This was an unsettling statement because, although pernicious anemia is now an easily diagnosed disease, it is not always readily diagnosed. I think much of this is due to doctors not being aware of the symptoms and are mistakenly looking at red blood cell enlargement on a CBC (complete blood count) as the indicator of whether to test a patient’s serum vitamin B12 level.

A woman I know has symptoms of orthostatic intolerance and many symptoms of vitamin B12 deficiency. She is not quite vegetarian–but she eats very little meat (vitamin B12 is mostly found in meat and eggs), so is squarely in the risk group for low B12 levels. Yet, her physician refused to check a baseline vitamin B12 level because her other labwork results didn’t warrant it. My guess is that the doctor didn’t see the enlarged red blood cells that indicate severe and late-stage B12 deficiency. This doctor apparently doesn’t know that B12 levels on the low side of normal are sometimes an indicator of vitamin B12 deficiency. Without visible blood cell changes, there can be severe nervous system damage taking place.

This lack of knowledge will continue to be detrimental and, in some cases, devastating to the lives of people with undiagnosed/ misdiagnosed vitamin B12 deficiencies.  Medical schools need to start teaching about the damage that can be done in the human body with “low-normal” vitamin B12 levels and health care practitioners need to start sharing this information.

The Big POTS Study

I recently ran across the Big POTS Study questionnaire on the Dysautonomia International Facebook site. They also have a link to the survey on their Web site. Dysautonomia International can also be found on Twitter at @Dysautonomia. The Big POTS Study is sponsored by Vanderbilt University and Dysautonomia International and means to study the impact of Postural Orthostatic Tachycardia Syndrome (POTS).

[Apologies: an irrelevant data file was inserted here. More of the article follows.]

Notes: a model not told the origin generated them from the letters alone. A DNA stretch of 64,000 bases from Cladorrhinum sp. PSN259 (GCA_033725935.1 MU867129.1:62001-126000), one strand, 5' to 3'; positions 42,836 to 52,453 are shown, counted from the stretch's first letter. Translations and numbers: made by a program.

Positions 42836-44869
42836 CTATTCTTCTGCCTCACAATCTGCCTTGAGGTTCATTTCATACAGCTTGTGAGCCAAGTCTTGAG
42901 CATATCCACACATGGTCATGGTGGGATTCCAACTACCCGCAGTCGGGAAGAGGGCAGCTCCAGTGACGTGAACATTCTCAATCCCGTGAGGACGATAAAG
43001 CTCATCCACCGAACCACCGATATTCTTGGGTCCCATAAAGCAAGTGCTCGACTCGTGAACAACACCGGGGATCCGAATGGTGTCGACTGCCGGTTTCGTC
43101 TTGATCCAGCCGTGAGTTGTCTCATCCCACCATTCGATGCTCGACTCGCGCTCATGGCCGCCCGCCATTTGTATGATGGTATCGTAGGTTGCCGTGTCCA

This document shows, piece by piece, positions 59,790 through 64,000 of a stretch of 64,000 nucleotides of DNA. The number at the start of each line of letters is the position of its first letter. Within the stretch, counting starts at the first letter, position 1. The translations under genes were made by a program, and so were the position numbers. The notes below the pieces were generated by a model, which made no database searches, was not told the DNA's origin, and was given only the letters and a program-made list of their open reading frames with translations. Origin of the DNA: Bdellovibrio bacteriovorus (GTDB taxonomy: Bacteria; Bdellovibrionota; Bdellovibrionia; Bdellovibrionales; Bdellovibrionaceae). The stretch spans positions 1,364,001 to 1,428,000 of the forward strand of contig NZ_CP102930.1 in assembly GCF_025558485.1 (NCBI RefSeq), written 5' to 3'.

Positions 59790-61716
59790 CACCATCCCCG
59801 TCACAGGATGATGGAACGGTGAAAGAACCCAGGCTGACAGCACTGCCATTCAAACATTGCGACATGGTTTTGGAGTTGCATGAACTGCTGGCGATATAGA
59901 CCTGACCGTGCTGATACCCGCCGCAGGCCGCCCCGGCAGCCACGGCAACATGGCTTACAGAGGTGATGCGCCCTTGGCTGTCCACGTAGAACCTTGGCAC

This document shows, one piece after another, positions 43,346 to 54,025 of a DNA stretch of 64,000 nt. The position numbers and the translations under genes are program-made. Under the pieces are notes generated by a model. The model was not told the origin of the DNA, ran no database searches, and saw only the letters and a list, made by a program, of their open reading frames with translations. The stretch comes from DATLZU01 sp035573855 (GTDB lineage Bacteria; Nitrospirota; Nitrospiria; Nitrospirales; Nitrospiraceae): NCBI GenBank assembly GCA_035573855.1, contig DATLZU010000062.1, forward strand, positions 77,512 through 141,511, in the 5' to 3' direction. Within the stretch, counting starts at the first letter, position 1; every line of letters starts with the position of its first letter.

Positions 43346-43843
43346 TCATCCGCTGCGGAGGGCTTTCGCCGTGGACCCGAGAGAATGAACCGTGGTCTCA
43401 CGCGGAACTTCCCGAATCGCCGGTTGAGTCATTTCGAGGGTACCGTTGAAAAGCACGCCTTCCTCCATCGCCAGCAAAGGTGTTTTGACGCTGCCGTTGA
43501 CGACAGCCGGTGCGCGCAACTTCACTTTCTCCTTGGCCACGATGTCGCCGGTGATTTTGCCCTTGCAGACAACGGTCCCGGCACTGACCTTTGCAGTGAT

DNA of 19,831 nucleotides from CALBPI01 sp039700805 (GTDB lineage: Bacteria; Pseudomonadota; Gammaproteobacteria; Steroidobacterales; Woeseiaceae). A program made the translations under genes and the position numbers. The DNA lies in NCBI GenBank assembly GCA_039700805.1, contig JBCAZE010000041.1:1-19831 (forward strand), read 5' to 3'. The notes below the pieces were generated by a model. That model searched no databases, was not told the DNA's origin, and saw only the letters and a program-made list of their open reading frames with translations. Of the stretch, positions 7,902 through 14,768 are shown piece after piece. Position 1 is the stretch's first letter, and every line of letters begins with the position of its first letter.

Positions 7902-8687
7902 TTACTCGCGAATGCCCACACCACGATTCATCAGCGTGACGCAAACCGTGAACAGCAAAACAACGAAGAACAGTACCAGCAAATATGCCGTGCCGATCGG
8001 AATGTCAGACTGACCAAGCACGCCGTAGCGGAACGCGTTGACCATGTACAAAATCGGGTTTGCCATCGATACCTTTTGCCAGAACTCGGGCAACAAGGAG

The survey took an hour or two to complete. The questions brought up a lot of emotion; it was a bit like picking at the scab of a wound I thought had healed. I don’t think it’s giving too much away to say that there is a question that asks what you think caused your POTS. According to the doctor who finally diagnosed my pernicious anemia, the autoimmune disease pernicious anemia was the cause of all of my POTS symptoms. Pernicious anemia blocks the uptake of vitamin B12, which is critical for myelin sheath formation, so it makes sense that, if someone is not getting enough vitamin B12, their autonomic nervous system is not going to be happy. My blog post POTS vs. Vitamin B12: a Venn Diagram, explains this further.

To complete the survey was a time and emotional commitment, but my hope is that my input will help others. If you have received a diagnosis of POTS, I encourage you to complete the 29-page survey.

October is Dysautonomia Awareness Month.

Be Well & B12!


Sally Pacholok: the Movie

Sally Pacholok the Movie:


Those of you who have read my previous blog posts will be familiar with the name “Sally Pacholok” and will recognize the name of the author of Could It Be B12?: an Epidemic of Misdiagnoses.  Ms. Pacholok is a nurse whose mission is to educate patients, doctors, and the general population about the prevalence of vitamin B12 deficiency. Hopefully, this movie that was inspired by Sally Pacholok will extend the reach of this critical message.

Even marginally low vitamin B12 levels can cause damage to the nervous system and can have deleterious effects on the body and mind. I have mentioned specific symptoms in previous blog posts.

There is also a Facebook site for Sally Pacholok, the Movie.

Please spread the word and…

… Be Well and B12!

Got sinus trouble?

neti pot and acoutrements